"I could never do this stuff when I was here," she said, donning an apron in her shop one recent morning before opening her business at 401 El Camino Real, next to College Avenue. "It takes all my time."
For those who fear the loss of another longtime local business, there may be good news. Khalili is developing a plan to pass the yogurt business on to a successor, but as of early August the details were still being worked out. She declined to provide the name of the person who might be taking over, but noted she'd tell The Almanac when plans solidified further.
Contrary to what some customers assume when they learn that she plans to leave, it's not because of landlord problems, but because she's ready to retire.
"It's time to step away and have a life," she said.
Khalili came to the United States from Iran at age 19, and decided to open up the shop in her early 30s, in 1987. While the yogurt business runs in her family — her relatives run the local Yumi Yogurt franchise — she said she picked up industry knowledge and business savvy on her own.
At the time she opened up shop, she said, there were no other frozen yogurt businesses in town, though there was one in the Stanford Shopping Center.
"There's nothing small about a small business," she said. "You learn how to deal with everything."
That meant picking up knowledge in areas of personnel, purchasing, planning and employee development, plus learning how to deal with the IRS, the health department, and other government agencies, she said.
"I learned a lot from this business," she said. "Every day is a learning process."
Over the years, she's adapted somewhat to various industry trends, like offering sugar-free yogurt varieties, smoothies and Greek yogurt-based items. She's also hired many young people to work in the shop and watched longtime customers grow up.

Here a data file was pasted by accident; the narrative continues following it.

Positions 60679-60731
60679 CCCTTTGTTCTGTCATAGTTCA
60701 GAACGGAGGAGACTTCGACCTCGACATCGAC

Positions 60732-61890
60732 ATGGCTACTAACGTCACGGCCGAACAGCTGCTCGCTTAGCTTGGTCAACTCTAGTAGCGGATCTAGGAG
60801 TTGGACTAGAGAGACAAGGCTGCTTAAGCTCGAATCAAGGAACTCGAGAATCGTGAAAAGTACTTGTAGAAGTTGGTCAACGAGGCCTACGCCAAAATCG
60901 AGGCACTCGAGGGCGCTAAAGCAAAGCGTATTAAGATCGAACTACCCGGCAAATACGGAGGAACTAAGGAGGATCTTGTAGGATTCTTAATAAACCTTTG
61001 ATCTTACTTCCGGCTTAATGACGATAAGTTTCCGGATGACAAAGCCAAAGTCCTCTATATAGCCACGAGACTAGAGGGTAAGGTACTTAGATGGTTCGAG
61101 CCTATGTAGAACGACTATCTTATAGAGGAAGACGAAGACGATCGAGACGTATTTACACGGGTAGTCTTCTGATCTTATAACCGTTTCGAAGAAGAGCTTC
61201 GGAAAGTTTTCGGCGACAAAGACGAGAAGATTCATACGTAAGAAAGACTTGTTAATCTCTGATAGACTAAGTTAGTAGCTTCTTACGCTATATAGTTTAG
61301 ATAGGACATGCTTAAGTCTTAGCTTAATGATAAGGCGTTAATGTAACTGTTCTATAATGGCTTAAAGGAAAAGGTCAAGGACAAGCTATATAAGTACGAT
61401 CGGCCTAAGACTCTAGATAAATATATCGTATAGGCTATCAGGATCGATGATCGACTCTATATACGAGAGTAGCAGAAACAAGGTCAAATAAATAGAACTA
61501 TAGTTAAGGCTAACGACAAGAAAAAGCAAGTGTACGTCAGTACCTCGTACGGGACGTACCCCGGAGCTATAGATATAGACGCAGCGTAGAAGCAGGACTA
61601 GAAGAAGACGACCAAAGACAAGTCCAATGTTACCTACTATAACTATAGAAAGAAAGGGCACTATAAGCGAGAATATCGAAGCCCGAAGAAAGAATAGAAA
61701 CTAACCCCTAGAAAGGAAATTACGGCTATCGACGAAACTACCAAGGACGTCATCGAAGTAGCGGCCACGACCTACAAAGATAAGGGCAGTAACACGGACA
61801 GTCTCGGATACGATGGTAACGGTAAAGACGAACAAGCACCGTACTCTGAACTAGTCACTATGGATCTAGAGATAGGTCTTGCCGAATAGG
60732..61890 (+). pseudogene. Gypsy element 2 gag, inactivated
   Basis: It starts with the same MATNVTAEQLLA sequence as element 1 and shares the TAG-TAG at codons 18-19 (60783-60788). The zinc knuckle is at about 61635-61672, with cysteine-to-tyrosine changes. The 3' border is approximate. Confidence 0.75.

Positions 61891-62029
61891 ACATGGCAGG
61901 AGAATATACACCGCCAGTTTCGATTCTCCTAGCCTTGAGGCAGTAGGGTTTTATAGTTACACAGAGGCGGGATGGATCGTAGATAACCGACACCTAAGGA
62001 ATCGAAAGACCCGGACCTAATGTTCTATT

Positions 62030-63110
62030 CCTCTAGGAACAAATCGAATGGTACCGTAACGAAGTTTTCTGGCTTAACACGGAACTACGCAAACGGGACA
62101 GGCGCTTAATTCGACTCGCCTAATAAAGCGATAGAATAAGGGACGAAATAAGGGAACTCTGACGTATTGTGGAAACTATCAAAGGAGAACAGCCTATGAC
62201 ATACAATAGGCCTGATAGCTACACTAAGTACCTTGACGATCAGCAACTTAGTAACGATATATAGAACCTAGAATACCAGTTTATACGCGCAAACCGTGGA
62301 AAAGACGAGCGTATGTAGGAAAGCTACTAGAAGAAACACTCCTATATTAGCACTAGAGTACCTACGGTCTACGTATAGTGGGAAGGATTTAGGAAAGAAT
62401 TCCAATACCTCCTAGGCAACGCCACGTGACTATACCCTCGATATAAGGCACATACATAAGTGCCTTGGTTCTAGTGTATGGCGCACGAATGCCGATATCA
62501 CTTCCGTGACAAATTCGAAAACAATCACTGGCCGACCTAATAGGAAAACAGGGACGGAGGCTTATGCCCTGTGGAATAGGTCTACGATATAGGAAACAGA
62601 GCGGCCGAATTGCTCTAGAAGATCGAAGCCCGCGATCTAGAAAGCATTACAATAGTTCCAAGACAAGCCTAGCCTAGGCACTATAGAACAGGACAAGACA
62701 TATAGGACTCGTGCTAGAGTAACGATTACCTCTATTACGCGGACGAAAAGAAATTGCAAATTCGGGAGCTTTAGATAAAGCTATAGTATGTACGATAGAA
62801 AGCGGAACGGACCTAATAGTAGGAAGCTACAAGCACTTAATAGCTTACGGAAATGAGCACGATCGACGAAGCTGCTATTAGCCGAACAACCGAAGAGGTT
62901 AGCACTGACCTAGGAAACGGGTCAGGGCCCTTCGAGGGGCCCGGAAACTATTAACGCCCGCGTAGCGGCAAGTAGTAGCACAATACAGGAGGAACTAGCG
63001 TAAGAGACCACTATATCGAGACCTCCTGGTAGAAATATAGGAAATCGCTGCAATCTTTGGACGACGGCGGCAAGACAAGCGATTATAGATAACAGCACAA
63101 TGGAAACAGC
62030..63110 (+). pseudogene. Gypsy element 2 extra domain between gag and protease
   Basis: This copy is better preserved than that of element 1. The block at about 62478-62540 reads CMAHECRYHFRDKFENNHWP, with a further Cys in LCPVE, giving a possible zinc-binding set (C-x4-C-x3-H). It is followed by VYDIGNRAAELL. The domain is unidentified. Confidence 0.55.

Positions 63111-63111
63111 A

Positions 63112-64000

Dedicated customer Arla LeCount said she's been a Yogurt Stop regular for more than 20 years. She makes the commute to Yogurt Stop from her home in La Honda as part of a weekly ritual in which she picks up a quart of frozen yogurt to make into milkshakes with her mother-in-law, who is 99.
Yogurt Stop, she said, holds its place among the ranks of beloved local institutions that have closed in recent years — like Fosters Freeze and The Oasis — and those facing change and uncertainty, like the Alpine Inn.
What keeps her coming back, LeCount said, is Khalili.
"She doesn't sell yogurt. She sells time," LeCount said.
"She knows everyone who comes in here. ... (She asks), 'What's happened with such and such?' It's never just, 'I want yogurt.' Yogurt is the least of it. It really is magic," LeCount added.
The two friends plan to continue to see each other after Khalili's retirement via regularly scheduled breakfasts. Khalili said they might even make plans to catch up at the same location, to support the new owner.
"It takes a lot of guts to take over a business," she added.
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